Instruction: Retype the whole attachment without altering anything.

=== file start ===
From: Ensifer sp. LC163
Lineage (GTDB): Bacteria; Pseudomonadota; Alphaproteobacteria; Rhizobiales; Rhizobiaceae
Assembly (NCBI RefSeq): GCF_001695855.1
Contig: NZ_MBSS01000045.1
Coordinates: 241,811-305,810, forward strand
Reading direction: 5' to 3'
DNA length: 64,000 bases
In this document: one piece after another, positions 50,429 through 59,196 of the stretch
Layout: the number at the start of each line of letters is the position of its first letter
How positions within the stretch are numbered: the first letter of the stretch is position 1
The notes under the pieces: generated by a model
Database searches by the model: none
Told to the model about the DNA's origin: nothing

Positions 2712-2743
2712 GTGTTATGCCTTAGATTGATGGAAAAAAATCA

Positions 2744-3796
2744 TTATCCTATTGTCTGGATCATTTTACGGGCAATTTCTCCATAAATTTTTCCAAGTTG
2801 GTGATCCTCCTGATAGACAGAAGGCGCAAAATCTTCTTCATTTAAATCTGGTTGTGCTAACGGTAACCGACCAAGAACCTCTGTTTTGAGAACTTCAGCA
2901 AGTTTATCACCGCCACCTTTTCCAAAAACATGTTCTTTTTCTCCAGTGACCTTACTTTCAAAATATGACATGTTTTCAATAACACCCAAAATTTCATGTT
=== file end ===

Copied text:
From: Ensifer sp. LC163
Lineage (GTDB): Bacteria; Pseudomonadota; Alphaproteobacteria; Rhizobiales; Rhizobiaceae
Assembly (NCBI RefSeq): GCF_001695855.1
Contig: NZ_MBSS01000045.1
Coordinates: 241,811-305,810, forward strand
Reading direction: 5' to 3'
DNA length: 64,000 bases
In this document: one piece after another, positions 50,429 through 59,196 of the stretch
Layout: the number at the start of each line of letters is the position of its first letter
How positions within the stretch are numbered: the first letter of the stretch is position 1
The notes under the pieces: generated by a model
Database searches by the model: none
Told to the model about the DNA's origin: nothing

Positions 2712-2743
2712 GTGTTATGCCTTAGATTGATGGAAAAAAATCA

Positions 2744-3796
2744 TTATCCTATTGTCTGGATCATTTTACGGGCAATTTCTCCATAAATTTTTCCAAGTTG
2801 GTGATCCTCCTGATAGACAGAAGGCGCAAAATCTTCTTCATTTAAATCTGGTTGTGCTAACGGTAACCGACCAAGAACCTCTGTTTTGAGAACTTCAGCA
2901 AGTTTATCACCGCCACCTTTTCCAAAAACATGTTCTTTTTCTCCAGTGACCTTACTTTCAAAATATGACATGTTTTCAATAACACCCAAAATTTCATGTT